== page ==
Story-driven and puzzle-focused, expansive and intimate, challenging and fair, Stash House achieved a balance that few escape rooms deliver. Through these oppositions, we were immersed within its imaginative and cohesive world.

Over the Falls

Escape City Buffalo – Tonawanda, NY

In-game: a rusty and weathered sit of dials and gauges.

With an over-the-top build, Over the Falls was light on puzzles and high on adventure. We were engaged and enthralled with Escape City Buffalo’s vessel and its seafaring woes.

The Grand Parlor

13th Hour Escape Rooms – Wharton, NJ

In-game: The two story grand parlor featuring a door chained shut under a a large balcony.

In the vast expanses and the tight nooks of The Grand Parlor, we played a challenging puzzle game with a beautiful set that continually surprised us. Plus we  met 13th Hour Escape Rooms’ delightfully rambunctious actors (who only roam when the haunt is operating).

The Observatory

The Gate Escape – Leominster, MA

In-game: The number "2 5 8" mounted to the floor.

Marvelously eccentric, The Observatory taught us how to unravel its mysteries through the act of playing. The Gate Escape crafted a fair and challenging game for experienced escape room players, with great  interactions to boot.

Congratulations to the 2018 Golden Lock-In Winners!

Past Golden Lock-In Awards

About Room Escape Artist

Room Escape Artist is supported by our generous Patrons. Their contributions make the blog and its events – like livestreaming awards – possible. Please consider visiting our Patreon page to learn more.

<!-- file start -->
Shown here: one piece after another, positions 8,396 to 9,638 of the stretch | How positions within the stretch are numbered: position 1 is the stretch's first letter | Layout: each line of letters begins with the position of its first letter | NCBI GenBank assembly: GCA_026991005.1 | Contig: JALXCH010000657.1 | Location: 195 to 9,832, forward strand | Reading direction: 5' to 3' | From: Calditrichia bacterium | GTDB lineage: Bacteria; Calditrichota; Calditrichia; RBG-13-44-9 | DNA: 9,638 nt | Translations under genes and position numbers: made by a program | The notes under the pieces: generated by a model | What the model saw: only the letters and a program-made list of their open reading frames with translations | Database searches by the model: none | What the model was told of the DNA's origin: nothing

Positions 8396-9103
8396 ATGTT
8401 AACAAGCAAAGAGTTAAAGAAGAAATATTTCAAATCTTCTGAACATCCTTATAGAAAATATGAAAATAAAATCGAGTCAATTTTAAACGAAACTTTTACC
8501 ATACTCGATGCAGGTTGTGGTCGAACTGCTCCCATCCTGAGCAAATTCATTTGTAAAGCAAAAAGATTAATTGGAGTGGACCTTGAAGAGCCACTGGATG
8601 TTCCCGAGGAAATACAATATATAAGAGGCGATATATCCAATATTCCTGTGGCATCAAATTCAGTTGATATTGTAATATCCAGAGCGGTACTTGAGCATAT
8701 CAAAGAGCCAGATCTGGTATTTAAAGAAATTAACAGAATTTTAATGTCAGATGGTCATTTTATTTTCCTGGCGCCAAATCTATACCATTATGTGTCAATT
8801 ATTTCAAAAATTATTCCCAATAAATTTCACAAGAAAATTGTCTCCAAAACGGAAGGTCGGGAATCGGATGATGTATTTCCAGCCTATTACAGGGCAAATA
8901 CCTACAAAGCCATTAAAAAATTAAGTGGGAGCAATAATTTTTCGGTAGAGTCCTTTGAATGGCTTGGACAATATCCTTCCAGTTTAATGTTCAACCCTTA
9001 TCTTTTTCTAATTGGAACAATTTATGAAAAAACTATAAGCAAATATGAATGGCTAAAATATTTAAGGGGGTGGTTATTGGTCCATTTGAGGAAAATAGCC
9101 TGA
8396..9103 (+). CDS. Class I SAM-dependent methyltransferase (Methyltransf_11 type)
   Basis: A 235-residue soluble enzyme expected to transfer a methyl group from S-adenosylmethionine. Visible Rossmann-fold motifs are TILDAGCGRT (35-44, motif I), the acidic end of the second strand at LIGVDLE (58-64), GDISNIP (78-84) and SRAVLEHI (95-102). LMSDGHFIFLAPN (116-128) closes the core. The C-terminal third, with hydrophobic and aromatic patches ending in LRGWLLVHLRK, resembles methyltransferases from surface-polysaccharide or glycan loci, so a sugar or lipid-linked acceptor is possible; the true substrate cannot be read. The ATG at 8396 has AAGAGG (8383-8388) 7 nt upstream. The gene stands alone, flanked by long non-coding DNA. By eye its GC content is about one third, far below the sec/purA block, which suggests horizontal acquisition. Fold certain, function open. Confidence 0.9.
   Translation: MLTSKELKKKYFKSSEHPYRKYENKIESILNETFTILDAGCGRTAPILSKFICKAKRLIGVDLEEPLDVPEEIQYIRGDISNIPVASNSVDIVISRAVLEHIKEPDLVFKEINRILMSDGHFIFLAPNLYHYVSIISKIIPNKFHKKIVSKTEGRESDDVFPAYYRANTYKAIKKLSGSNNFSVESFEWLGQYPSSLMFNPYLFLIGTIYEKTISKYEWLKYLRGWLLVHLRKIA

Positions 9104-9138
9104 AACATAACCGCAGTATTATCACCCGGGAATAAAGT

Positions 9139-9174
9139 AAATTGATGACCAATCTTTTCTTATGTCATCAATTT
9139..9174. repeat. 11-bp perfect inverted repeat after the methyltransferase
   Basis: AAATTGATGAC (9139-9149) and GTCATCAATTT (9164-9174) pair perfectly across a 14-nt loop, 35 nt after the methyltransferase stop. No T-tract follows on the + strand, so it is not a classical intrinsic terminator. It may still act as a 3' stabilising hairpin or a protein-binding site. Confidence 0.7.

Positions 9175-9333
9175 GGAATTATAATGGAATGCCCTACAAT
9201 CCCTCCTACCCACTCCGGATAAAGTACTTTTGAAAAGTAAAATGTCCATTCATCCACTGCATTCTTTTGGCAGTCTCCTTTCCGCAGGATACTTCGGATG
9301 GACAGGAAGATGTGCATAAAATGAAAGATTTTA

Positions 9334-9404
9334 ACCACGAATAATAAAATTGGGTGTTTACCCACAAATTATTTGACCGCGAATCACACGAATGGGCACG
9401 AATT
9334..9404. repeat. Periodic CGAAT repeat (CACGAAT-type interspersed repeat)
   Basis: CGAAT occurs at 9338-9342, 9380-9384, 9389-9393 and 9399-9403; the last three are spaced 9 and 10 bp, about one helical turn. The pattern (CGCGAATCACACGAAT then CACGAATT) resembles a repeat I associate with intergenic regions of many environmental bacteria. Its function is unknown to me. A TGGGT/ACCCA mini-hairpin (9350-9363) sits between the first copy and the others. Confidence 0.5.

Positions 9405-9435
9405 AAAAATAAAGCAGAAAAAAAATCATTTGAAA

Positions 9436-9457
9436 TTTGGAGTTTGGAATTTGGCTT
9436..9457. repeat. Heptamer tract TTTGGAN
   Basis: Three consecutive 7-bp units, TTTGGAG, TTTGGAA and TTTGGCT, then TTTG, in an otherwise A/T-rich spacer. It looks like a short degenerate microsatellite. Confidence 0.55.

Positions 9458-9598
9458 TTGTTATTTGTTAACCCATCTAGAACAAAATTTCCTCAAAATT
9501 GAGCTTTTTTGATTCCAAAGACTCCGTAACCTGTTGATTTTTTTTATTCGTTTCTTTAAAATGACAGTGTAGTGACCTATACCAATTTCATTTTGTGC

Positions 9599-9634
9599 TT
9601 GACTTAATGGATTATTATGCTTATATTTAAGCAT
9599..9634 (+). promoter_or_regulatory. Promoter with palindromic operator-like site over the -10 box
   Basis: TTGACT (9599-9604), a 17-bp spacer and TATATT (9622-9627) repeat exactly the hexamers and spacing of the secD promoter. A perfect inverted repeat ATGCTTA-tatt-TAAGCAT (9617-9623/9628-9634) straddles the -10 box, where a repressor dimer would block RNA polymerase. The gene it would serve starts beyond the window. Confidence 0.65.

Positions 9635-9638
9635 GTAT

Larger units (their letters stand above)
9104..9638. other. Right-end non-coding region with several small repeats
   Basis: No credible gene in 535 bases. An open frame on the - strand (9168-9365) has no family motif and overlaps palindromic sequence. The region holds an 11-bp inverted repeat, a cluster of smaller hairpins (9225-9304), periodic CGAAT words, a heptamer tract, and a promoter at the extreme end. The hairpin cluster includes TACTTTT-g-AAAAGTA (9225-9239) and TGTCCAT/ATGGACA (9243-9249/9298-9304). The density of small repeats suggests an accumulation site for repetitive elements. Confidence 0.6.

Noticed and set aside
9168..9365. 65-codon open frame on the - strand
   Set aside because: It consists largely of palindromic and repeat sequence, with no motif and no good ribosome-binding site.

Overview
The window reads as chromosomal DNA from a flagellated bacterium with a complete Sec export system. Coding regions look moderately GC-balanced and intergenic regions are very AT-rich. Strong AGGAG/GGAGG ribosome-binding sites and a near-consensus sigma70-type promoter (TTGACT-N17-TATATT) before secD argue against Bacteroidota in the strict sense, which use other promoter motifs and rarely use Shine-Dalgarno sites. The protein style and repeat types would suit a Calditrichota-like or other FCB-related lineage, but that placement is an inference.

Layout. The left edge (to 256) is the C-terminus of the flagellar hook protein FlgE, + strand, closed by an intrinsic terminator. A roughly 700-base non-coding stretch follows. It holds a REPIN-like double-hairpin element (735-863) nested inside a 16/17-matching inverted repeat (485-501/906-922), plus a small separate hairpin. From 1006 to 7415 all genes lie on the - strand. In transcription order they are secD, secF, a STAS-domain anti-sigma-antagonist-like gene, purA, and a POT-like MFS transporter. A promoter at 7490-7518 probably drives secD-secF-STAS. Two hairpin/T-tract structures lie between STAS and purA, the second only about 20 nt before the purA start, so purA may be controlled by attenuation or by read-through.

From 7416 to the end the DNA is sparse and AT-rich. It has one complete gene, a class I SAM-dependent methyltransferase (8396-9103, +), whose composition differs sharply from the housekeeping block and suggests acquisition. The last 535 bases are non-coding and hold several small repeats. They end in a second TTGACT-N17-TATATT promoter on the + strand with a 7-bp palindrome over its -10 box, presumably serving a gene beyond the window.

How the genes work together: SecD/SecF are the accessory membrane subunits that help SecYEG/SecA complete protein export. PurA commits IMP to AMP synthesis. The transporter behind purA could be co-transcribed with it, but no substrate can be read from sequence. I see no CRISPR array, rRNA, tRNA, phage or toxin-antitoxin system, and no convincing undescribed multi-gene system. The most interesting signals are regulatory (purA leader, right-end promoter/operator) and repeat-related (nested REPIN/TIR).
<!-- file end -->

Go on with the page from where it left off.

2019 Escape Games Wishlist

As we approach our 700th escape game and 4th Golden Lock-In Awards (to be announced live tomorrow), we’ve been looking over the list of games that people keep recommending to us, but we haven’t had the opportunity to play.

We cannot yet review or elect to honor these games, but we want to call out some of the recurring recommendations that we receive.

A dandelion being blown to make a wish.

New Games, Familiar Companies:

These include some games that have been running for quite some time and others whose opening we eagerly await:

We keep detailed notes, but we’re definitely forgetting some…

Unfamiliar Companies

Then there are the companies that we haven’t ever visited, but we’ve heard a lot about and they’ve caught our attention.

  • Champaign-Urbana Adventures in Time and Space, Urbana, IL
  • Edge of Escape, Zion, IL
  • Enchambered, Sacramento, CA
  • Enter The Imaginarium, Pittsburgh, PA
  • Enter/Locked, Jackson, Mississippi (specifically The Temple)
  • Escaparium, Montreal, Canada
  • Locked In Edinburgh, Edinburgh, UK
  • Kamer 237, Volkel, Netherlands
  • Nick of Time Escapes, Swain, NY (We tried to fit them in on our last western New York trip, but couldn’t make the logistics work.)
  • Ravenchase Adventures, Richmond, VA
  • Skurrilum, Hamburg, Germany
  • The Chamber, Prague, Czech Republic
  • The Sanctuary, Oklahoma City, OK
  • Xscapes, Binghamton, NY (I want to play their licensed Twilight Zone room!)

And also a more general escape room travel wish list:

  • Beijing, China
  • Moscow, Russia
  • Spain
  • Taipei, Taiwan

We know that this list isn’t comprehensive. And for as much as we play, we realize we won’t be able to visit most of these places in 2019. The point is, however, that there is a ton of wonderful creation happening in this industry. It comes in all shapes, sizes, budgets, and styles… and all over the world.

If you try these out or find other gems we might not know about, please report back.

See you tomorrow for the live broadcast of the 2018 Golden Lock-In announcements.